Remarks
Samuel M. Witten
Acting Assistant Secretary, Bureau of Population, Refugees, and Migration
National Geographic Society
Washington, DC
June 19, 2009


First, I would like to relay to all of you Secretary Clinton’s regrets that she could not be with us today. She was planning on joining these proceedings for World Refugee Day to express her personal commitment to the plight of refugees and reaffirm the U.S. Government’s support for UNHCR and the other organizations serving refugees.

On behalf of the Secretary, and the State Department, I want to thank the National Geographic Society for hosting World Refugee Day. I want to express our appreciation to Ann Curry for hosting us today, and for her commitment to journalistic excellence and for reporting on conflicts and the displaced all around the world. And I want to thank and acknowledge Angelina Jolie for her tireless efforts as Goodwill Ambassador for the UN High Commissioner for Refugees (UNHCR). She has done fabulous work to help increase international attention to the needs of refugees and other persons of concern to UNHCR, thereby providing a voice to those whose plight often goes unheard.

World Refugee Day is an opportunity to reflect on the lives of millions of refugees who have been forced to flee tyranny and conflict. It is also a time to honor their courage and resilience, and to recognize the contribution of those who have been able to return to their communities or have sought new lives in their country of refuge or resettled in a third country.

The theme of this year’s World Refugee Day is “Real People, Real Needs,” and the posters of three young people here today tell the story better than I can.

On this day we also salute the courage, the determination and the resilience of refugees. Today we will hear from Kagendra and Ganga Baral, Bhutanese refugees resettled in Phoenix. They will tell the story of their flight, their struggles as refugees, and the new life they now have in the United States.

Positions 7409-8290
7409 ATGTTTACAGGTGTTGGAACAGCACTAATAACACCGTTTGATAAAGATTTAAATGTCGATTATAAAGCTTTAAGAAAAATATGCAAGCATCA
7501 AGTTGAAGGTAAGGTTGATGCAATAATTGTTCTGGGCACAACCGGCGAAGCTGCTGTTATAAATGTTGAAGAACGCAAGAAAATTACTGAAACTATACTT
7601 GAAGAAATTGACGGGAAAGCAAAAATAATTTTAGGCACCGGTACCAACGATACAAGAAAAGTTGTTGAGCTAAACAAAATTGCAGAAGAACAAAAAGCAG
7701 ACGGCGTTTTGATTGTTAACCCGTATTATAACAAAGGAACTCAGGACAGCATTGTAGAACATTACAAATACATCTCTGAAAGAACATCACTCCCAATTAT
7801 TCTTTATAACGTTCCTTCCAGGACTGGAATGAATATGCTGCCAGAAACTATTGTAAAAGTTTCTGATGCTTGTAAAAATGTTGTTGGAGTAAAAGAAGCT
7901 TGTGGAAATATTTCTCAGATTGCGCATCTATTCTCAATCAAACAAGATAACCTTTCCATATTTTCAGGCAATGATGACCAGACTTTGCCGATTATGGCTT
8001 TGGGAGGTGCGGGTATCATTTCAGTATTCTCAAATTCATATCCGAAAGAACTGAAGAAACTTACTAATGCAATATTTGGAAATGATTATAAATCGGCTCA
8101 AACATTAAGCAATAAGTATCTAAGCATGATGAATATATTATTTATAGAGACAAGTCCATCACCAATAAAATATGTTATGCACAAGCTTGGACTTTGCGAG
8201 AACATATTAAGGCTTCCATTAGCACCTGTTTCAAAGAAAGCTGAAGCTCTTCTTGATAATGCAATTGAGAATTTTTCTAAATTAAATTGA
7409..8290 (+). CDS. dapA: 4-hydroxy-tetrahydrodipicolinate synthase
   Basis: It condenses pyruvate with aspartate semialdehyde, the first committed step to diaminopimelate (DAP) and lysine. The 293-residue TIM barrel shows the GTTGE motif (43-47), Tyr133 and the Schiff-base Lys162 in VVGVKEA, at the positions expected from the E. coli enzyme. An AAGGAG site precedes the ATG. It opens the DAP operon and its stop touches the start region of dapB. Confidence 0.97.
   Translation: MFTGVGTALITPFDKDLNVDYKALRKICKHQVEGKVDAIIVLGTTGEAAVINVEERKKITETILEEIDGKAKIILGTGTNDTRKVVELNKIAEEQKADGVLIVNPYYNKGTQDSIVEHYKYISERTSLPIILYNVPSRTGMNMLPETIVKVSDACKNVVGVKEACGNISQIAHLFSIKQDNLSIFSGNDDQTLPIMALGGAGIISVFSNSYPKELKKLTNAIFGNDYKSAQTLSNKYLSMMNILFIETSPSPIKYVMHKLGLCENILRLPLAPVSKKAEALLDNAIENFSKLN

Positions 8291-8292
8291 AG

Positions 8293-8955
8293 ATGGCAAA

We will also hear from Rose Mapendo, a resettled refugee from the Democratic Republic of Congo and a founder of Mapendo International, an organization that protects vulnerable African refugees and resettles them to the United States. Rose survived 16 months of imprisonment in the DRC.

I want to end my brief remarks by paying tribute to UNHCR and its staff for their amazing efforts to improve the plight of humanity by assisting nearly 32 million refugees and others of concern around the world, often putting their own lives at risk. Much of UNHCR’s work takes place in difficult and dangerous places. We note with sadness the senseless loss of life of UN humanitarian workers in Pakistan this month, including from UNHCR. While refugees continue to face challenges throughout the world, some languishing in refugee camps without a solution in sight, it is encouraging to see the progress being made by the international community in resolving longstanding refugee situations in places such as Liberia, South Sudan, Burundi, and Bhutan.

I’m very proud that the United States is the world leader in supporting UNHCR, and am grateful for our wonderful partnership with High Commissioner Antonio Guterres and his terrific staff. We are proud to be UNHCR’s strongest donor and supporter, covering approximately 25% of UNHCR’s budget. In Fiscal Year 2008, we contributed over $500 million in support of UNHCR programs.

The United States is working hard to enable those who have fled to return home in safety and dignity, and to provide those unable to return home either an opportunity to locally integrate in their countries of asylum or to start their lives anew in the United States. Our commitment to resettling refugees remains strong, with our history of resettling the largest number of refugees per year.

Finally, I would like to recognize and congratulate the winners of the poster competition and welcome them to Washington. We appreciate the fine work of UNHCR, the participating schools, teachers and children for raising awareness of the needs of refugees around the world – including the needs of refugee youth. This effort by American school children to reach out to children less fortunate than themselves is in the best tradition of America.

[This is a mobile copy of World Refugee Day]